After passing through regular security checks at Newark Liberty International Airport on her way to a holiday in Istanbul, Kameelah Rasheed was called for further questioning by customs officers.
She was later allowed on the United Airlines flight, but eventually forced to leave the aircraft ahead of take-off to be interrogated by an FBI agent.
The 30-year-old Muslim American told Al Jazeera on Wednesday that the two-and-a-half-hour ordeal a day earlier has left her traumatised and unable to consider flying anymore.
“It was an attempt to humiliate and ostracise me,” she said.
“I think this happened because I’m Muslim, because I’m travelling to Istanbul, because they have power with no checks and balances, because security means violating people’s rights, because there’s a general lack about what safety means, because people don’t understand basic geopolitical situations.”
She said that she was the only passenger of about 200 who was asked to leave the flight on Tuesday, as the customs officers confiscated her passport and phone.
“I was the only visibly Muslim person,” said the New York resident, who wears a headscarf.
“I don’t think there is a resurgence of Islamophobia after the Paris attacks. I think it never went away. It’s becoming more legitimised.
“Right after 9/11, you could do it [commit hate crimes towards Muslims] for a couple of years and no one would blame you … And now after Paris, it’s like, ‘look at what they did, I can treat them how I want’. We didn’t make any progress.”
The customs officers asked her several of the same questions repeatedly, she said, including: “Why are you flying? Where are you going in Istanbul? How can you afford to go on holiday? How much was the ticket price?”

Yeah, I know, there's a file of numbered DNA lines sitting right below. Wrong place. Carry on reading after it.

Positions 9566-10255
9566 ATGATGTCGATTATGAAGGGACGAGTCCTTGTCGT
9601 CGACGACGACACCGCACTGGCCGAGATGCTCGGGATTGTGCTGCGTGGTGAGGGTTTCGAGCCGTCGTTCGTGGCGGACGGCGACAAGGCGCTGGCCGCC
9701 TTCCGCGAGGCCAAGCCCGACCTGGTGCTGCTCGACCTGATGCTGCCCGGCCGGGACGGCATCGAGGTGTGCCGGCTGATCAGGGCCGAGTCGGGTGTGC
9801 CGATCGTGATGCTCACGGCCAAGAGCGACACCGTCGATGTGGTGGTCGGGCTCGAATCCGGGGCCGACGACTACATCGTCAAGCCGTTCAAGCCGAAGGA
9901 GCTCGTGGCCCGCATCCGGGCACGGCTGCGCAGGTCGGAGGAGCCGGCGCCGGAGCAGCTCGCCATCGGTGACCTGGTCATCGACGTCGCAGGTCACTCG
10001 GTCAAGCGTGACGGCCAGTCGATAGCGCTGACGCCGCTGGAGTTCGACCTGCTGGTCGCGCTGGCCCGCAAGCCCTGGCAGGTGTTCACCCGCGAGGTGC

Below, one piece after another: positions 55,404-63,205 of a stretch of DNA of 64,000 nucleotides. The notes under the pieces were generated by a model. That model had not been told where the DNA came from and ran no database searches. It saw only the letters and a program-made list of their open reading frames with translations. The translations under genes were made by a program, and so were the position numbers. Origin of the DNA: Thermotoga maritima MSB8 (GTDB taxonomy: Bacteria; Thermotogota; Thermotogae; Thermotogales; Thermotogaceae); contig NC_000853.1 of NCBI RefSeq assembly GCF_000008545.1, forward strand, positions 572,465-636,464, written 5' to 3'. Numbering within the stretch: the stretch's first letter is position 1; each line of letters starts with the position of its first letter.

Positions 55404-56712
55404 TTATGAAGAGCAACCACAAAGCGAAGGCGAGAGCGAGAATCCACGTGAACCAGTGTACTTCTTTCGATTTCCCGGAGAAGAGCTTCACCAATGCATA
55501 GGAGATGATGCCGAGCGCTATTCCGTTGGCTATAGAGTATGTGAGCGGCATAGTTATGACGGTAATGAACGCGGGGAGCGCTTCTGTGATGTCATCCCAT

“The questions were circular and nonsensical,” she said. “I wasn’t going to the border with Syria. I was going to the tourist locations, to see the Hagia Sophia and take a ferry across the Bosphorus.”
Rasheed was accused of having booked a one-way ticket, even after showing evidence of return flight tickets to the officers on her phone.
“I honestly feel very traumatised and shaken. I don’t feel comfortable flying at all,” she said. “I’m still very angry and hurt, but I have to temper that with not having expectations for being treated better. I shouldn’t expect any better. This is the militarised state that we have decided to live in.
“These are the consequences of me being Muslim and black and American – everything at the moment is organised around me being checked. This is what it is.”
Rasheed, an artist, educator, Stanford University graduate, Fulbright scholar and contributing editor at The New Inquiry, added that while another ticket had been booked for her, she was scared of being targeted again on her onward journey.
“It’s frustrating to me that I can’t fly like a normal human being,” she said, adding that she has been stopped for extra security several times before.
“My mum was saying to tie my scarf another way. I can’t be out in the world like other people without having to rearrange my entire life because someone else fears me for something I had nothing to do with?”